The white coast is mostly associated with Great Britain. Shining in the sun, ragged chalk cliffs are the first thing tourists see in the distance when arriving by ferry. But the French coast of Normandy can really catch up. I even have a theory that once these two parts were connected, and not just by having the same king.
In the area around the town of Etretat, nature took its skills to the heights and created an amazing, dramatic landscape. Erosion has created wonders in chalk here: natural arches immersed in water, rock needles, rock shelves, and between them a quietly hidden shiny white beach. Some cliffs reach up to 90 meters high above sea level. They had a role in Luc Besson’s movie, Lucy. have you seen?
A trail leads along the coast and you can walk for miles by the sea, admiring the breathtaking views. Painters: Impressionists and Gustav Coubert were amongst first who appreciated the place and stayed here often to paint masterpieces.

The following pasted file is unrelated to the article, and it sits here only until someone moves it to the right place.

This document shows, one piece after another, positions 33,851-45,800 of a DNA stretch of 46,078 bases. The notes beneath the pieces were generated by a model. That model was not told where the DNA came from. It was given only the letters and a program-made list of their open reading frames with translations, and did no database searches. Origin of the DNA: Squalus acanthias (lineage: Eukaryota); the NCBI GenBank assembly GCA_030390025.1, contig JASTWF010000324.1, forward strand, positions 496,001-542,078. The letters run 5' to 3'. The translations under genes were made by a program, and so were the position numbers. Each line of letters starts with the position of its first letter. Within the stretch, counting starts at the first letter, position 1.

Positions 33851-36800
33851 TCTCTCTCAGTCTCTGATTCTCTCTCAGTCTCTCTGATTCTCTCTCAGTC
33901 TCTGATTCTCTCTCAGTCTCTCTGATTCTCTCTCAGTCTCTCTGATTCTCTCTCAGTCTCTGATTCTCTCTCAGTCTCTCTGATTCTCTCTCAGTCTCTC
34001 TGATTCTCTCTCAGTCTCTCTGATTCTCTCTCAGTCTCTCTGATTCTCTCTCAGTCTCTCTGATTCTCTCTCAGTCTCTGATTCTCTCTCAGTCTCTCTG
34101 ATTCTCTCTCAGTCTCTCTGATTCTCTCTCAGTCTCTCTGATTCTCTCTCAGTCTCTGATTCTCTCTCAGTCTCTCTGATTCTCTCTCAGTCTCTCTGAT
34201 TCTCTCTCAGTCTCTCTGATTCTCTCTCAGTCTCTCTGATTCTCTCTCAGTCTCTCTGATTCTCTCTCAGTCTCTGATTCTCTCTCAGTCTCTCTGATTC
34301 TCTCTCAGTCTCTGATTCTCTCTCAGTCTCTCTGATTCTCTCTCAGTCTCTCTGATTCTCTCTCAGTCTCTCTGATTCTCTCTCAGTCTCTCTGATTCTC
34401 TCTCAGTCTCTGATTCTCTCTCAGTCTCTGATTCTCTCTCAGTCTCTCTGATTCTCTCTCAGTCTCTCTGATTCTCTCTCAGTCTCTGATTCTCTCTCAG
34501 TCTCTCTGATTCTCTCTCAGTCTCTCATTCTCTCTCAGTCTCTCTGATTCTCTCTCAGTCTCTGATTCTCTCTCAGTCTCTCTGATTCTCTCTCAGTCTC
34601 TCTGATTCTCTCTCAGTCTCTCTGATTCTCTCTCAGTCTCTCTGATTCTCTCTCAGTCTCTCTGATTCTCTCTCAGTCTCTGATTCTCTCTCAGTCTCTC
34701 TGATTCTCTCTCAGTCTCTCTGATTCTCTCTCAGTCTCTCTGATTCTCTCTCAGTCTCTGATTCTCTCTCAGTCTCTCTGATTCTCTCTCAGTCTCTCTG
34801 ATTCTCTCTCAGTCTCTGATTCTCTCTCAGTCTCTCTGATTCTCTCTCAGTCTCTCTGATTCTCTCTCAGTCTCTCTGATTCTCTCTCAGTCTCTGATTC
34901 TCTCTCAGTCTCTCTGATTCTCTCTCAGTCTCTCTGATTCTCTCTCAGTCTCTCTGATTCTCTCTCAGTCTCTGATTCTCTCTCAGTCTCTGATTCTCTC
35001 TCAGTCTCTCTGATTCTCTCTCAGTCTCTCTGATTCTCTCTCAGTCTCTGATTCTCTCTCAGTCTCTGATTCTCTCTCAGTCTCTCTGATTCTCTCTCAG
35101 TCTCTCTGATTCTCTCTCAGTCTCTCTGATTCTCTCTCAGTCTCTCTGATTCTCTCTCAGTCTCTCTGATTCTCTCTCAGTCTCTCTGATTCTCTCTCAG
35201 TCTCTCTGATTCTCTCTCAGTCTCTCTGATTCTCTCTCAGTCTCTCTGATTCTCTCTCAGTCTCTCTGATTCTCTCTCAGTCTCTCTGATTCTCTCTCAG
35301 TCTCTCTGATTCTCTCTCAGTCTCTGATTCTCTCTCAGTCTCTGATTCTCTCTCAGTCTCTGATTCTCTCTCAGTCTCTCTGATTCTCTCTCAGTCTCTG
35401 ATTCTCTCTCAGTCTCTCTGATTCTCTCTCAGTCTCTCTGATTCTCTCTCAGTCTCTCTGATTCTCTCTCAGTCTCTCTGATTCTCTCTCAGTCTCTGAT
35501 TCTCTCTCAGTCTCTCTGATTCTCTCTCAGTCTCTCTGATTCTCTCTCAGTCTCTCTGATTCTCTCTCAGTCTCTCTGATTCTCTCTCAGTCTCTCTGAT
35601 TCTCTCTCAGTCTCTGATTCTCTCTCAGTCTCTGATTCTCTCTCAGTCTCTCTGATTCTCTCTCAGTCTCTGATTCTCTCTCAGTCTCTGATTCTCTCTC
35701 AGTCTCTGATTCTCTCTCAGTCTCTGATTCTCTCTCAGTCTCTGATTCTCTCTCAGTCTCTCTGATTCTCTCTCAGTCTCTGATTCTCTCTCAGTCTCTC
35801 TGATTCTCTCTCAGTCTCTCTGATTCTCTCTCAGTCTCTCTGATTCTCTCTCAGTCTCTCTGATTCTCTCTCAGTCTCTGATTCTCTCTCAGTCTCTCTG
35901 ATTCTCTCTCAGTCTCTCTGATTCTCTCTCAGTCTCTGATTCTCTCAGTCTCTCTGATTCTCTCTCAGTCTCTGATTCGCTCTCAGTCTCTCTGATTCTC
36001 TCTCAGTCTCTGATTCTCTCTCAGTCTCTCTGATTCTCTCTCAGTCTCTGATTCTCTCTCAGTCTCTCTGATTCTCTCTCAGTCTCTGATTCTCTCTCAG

Here for the last time, in 1927, was seen the White Bird (L’Oiseau Blanc), the plane that was to be first to fly the Atlantic and reach New York without a stop. Unfortunately, it was lost somewhere along the way. nobody knows where.
Looking at these products of nature, people imagined different things, for example, they saw an elephant with a trumpet immersed in water, others saw a gate, and others, among them a French writer Maupassant in the rocks saw a sailing ship.
And what do you see looking at these cliffs?